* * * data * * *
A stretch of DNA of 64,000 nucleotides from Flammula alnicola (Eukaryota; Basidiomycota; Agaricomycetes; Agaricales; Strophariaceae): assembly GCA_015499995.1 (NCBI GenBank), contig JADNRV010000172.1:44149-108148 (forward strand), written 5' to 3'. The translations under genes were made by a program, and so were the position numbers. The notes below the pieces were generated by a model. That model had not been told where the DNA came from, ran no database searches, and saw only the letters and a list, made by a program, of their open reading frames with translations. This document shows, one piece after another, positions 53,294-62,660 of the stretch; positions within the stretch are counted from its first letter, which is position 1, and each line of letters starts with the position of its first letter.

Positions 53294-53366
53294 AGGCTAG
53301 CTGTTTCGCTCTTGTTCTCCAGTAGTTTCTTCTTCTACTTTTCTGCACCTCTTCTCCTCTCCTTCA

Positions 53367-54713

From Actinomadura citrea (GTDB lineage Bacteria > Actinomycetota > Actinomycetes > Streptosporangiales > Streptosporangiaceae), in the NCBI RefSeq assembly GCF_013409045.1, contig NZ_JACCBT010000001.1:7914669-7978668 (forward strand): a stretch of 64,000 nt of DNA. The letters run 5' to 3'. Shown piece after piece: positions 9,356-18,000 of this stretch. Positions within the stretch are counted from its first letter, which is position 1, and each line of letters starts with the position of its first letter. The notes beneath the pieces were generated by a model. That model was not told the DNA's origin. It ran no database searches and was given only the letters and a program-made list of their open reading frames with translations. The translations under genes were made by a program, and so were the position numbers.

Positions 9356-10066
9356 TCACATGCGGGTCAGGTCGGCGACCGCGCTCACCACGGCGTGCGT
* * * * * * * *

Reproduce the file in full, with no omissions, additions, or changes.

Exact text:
A stretch of DNA of 64,000 nucleotides from Flammula alnicola (Eukaryota; Basidiomycota; Agaricomycetes; Agaricales; Strophariaceae): assembly GCA_015499995.1 (NCBI GenBank), contig JADNRV010000172.1:44149-108148 (forward strand), written 5' to 3'. The translations under genes were made by a program, and so were the position numbers. The notes below the pieces were generated by a model. That model had not been told where the DNA came from, ran no database searches, and saw only the letters and a list, made by a program, of their open reading frames with translations. This document shows, one piece after another, positions 53,294-62,660 of the stretch; positions within the stretch are counted from its first letter, which is position 1, and each line of letters starts with the position of its first letter.

Positions 53294-53366
53294 AGGCTAG
53301 CTGTTTCGCTCTTGTTCTCCAGTAGTTTCTTCTTCTACTTTTCTGCACCTCTTCTCCTCTCCTTCA

Positions 53367-54713

From Actinomadura citrea (GTDB lineage Bacteria > Actinomycetota > Actinomycetes > Streptosporangiales > Streptosporangiaceae), in the NCBI RefSeq assembly GCF_013409045.1, contig NZ_JACCBT010000001.1:7914669-7978668 (forward strand): a stretch of 64,000 nt of DNA. The letters run 5' to 3'. Shown piece after piece: positions 9,356-18,000 of this stretch. Positions within the stretch are counted from its first letter, which is position 1, and each line of letters starts with the position of its first letter. The notes beneath the pieces were generated by a model. That model was not told the DNA's origin. It ran no database searches and was given only the letters and a program-made list of their open reading frames with translations. The translations under genes were made by a program, and so were the position numbers.

Positions 9356-10066
9356 TCACATGCGGGTCAGGTCGGCGACCGCGCTCACCACGGCGTGCGT